Tasha: I definitely think of it as a coming of age story, although it’s certainly not framed in the usual way. After all, finding out what you stand for and who you are is part of growing up! Not only did Toby find his father and his inner wolf, but Hugh (Gillian’s brother) came into his own, as well.

I also felt like Ross’s inability to change into a wolf made him feel emasculated, especially since the woman he loved left him over it. After all, she changed RIGHT AFTER they had sex for the first time, then abandoned him as soon as she realized he couldn’t turn into a wolf. He was, in fact, a strong wolf/man, but he couldn’t see that at the beginning of the book.

Monday, September 17, 2012

Review: FALLING FOR CHLOE by Diane Farr

falling for chloe cover

Chloe and Gil have known each other forever, but while Gil is having fun in London, Chloe has to take care of her estates in the country. Then Gil's managing mama arranges for Chloe to have a season, and while she discovers the temptations of city life and starts falling for the handsome Lord Rival, Gil starts falling for her.

Falling for Chloe is a cute and charming Regency novel. I really enjoyed the beginning, which reminded me of Here Comes the Sun! by Emilie Loring. Both Chloe and Gil are fun characters, and Gil's nickname (Silly Gilly) is arguably one of the most adorable hero nicknames ever in a romance novel.

That being said, no matter how much I enjoyed Chloe and Gil, the real star of the novel is Lord Rival, a fortune hunter who's like a tractor beam for vaginas. He's like if Ryan Gosling somehow managed to wear his abs on his face. As Gil's friend puts it, "He's devilish attractive to females." I suspect this is more because of proximity than anything else (80% of success is showing up, guys), but it's clear the main point of Falling for Chloe is to introduce Lord Rival as a character, not to show us Gil and Chloe falling in love.

I say that because they spend hardly any time together! Gil lives for years in London without giving Chloe a second thought; and once she is there, he only shows up when she demands his presence, and then he's usually hours- or days-late. Under the Making An Effort column, Gil's score is zero. I had to laugh when Gil said, "I hope you're not tired of spending time with me," because he's only around for a few minutes at a time! How could Chloe be tired of him already? As for Chloe, she seems indifferent to his presence.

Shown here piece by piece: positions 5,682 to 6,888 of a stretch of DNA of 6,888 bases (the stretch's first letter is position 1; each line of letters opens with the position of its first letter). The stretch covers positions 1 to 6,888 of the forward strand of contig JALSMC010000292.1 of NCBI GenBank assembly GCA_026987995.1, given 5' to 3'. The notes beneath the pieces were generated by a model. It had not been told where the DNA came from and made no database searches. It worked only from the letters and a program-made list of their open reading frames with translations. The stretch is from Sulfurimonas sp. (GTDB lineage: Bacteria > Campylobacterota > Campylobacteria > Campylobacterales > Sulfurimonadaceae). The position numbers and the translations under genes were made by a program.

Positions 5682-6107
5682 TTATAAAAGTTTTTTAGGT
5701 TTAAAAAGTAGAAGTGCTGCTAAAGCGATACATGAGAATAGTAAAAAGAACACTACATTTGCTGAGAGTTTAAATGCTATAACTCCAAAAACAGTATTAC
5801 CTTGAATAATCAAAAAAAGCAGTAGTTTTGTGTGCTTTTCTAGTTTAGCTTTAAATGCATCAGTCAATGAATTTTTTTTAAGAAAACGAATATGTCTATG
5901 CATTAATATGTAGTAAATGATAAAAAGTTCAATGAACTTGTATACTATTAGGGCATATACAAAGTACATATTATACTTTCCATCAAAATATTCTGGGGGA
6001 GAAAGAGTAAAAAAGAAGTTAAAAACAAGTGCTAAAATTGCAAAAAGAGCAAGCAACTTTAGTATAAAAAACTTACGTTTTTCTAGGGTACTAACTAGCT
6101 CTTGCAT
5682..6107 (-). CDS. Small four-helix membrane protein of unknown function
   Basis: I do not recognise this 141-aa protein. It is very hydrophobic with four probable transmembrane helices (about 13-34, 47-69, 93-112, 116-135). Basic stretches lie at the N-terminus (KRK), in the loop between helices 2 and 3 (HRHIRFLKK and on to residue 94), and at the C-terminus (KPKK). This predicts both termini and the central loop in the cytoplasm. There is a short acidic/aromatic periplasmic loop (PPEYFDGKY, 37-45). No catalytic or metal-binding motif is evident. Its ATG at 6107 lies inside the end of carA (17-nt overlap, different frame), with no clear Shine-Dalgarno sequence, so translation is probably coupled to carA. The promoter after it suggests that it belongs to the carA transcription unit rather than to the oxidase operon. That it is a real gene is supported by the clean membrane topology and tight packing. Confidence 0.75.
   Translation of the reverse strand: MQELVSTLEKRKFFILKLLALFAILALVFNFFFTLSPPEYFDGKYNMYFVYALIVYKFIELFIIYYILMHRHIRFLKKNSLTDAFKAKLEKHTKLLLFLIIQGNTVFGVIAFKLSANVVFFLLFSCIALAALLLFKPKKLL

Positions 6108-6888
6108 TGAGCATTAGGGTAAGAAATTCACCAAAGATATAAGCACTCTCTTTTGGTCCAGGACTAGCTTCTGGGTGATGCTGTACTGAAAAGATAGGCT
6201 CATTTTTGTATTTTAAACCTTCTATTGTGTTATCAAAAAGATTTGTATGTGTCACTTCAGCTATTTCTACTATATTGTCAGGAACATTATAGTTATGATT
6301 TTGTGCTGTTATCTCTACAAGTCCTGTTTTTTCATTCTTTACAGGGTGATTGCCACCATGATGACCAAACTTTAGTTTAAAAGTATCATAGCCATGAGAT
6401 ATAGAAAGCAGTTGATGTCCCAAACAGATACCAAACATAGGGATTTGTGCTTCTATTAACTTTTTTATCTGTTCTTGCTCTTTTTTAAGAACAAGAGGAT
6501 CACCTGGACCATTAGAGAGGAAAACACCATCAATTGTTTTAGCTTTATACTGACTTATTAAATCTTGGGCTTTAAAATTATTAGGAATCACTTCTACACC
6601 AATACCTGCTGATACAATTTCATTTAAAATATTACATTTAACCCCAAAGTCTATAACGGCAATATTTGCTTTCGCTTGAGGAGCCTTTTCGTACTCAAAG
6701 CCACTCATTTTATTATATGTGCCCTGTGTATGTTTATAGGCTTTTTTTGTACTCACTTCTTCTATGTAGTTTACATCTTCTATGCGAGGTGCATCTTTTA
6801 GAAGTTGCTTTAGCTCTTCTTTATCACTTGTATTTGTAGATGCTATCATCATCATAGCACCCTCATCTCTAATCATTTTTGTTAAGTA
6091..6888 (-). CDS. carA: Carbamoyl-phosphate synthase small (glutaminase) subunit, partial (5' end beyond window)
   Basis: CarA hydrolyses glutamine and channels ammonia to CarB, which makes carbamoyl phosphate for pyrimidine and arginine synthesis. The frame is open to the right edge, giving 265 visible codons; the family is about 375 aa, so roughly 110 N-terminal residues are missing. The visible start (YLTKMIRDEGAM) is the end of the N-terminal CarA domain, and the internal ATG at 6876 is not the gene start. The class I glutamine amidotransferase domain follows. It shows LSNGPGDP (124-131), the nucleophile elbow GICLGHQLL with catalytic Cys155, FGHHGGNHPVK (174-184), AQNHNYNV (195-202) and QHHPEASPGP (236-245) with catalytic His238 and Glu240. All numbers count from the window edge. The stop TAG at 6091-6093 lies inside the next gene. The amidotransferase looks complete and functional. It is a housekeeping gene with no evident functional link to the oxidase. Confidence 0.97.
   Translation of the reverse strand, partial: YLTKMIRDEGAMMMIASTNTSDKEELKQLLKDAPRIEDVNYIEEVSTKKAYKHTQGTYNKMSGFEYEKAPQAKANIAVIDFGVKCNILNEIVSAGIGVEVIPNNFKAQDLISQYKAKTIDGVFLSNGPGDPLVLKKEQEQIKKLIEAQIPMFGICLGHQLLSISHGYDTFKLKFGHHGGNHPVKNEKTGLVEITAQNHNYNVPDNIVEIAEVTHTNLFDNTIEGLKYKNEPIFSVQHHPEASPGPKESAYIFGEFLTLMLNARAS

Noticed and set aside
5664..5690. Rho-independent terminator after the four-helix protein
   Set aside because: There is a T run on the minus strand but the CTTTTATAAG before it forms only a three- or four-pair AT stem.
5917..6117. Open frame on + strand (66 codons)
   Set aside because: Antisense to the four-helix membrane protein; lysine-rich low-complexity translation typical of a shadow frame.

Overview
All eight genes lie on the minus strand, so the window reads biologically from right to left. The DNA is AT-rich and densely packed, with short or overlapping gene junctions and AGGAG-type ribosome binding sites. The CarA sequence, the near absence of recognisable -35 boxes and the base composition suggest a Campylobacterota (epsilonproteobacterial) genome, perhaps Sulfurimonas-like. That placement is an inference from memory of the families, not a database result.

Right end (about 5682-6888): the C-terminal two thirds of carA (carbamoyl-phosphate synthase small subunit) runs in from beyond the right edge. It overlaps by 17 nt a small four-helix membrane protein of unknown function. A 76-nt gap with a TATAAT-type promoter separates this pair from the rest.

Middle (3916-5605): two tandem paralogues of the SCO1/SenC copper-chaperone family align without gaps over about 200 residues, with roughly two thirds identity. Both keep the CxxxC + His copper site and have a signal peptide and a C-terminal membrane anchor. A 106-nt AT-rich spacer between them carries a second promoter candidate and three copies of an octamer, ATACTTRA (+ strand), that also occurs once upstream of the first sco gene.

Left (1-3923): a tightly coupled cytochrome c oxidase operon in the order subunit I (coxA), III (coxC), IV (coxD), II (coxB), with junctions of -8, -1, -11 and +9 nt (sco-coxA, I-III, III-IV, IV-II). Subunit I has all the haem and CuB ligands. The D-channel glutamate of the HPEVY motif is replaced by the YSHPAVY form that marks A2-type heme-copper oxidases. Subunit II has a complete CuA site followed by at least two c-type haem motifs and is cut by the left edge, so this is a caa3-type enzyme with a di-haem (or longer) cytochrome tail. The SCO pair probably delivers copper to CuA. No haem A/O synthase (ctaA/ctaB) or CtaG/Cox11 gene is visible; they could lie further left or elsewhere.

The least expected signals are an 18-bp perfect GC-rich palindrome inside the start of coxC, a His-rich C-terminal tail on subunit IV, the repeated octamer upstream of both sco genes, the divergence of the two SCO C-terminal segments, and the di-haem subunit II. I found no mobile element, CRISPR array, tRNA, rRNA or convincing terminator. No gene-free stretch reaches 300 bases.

And although I did like Chloe and Gil, they were pretty shallow. Chloe has to force herself to dancing with Gil's friend, whom she considers ugly, and when he courts her both she and Gil assume this is a negative reflection on her own appearance--because how can an attractive person possibly pair up with an unattractive person? Poor Jack Crawley! Too bad he doesn't know about the haterade his best friend's drinking.

Aside from that, though, Falling for Chloe is a very well-written novel. I'm not sure I would call it a "romance," necessarily, but it's worth a read if you enjoy Regencies.

Friday, September 14, 2012

BBAW: You Were There

another blogging conference?

Today is the last day of Book Blogger Appreciation Week. *sadface* I honestly wasn't expecting a lot from BBAW year, since it was pretty laid back and all, but I had fun! And I managed to post every day, so take a picture of that for your scrapbook.

As part of BBAW's "closing ceremony," we're supposed to talk about a highlight for us during the past week. My highlight of the week was the dream I had where I met all my blogging friends. I OD'd on reading blogs during the BBAW interview swap, and that night I dreamt we all went on a crazy road trip in an olde-timey car. Yes, you were there, and you were there, and you and you and you... Memory made a killing at the roulette table (wheel?), and we celebrated by staying in a kick-ass hotel. Other than that dream I had about the kittens playing, it was the best dream ever!

But it wasn't just a dream, it was a place--a place called the interwebz. (I could carry this metaphor further, but I won't--you're welcome.) The point is, BBAW is about how we're a community, and this year it did a great job of reaffirming that, at least for me. Amy--who is to BBAW what Jerry Lewis was to the Easter Seals telethon--wrote a few weeks ago that she thought the purpose of BBAW had been mostly taken over by Armchair BEA, but I vehemently disagree. I've participated in both events over the years, and feel like BBAW is about appreciation and acknowledgement of book bloggers, and that it does serve to renew us as a community--whether it's done on a large- or small-scale--in a way that other events don't, no matter how fabulous or rife with giveaways they are. The first book blogging event I participated in was BBAW, and I remember that as the moment I realized what a great group of people I'd become involved with. I love the fact that we're part of community that will take a week to visit one another's blogs like crazy people and learn about each other simply because we love talking about books!

So thank you to Amy for hosting BBAW once again, and vive la book blogging! See you all next week and (barring the end of the world) at 2013's BBAW.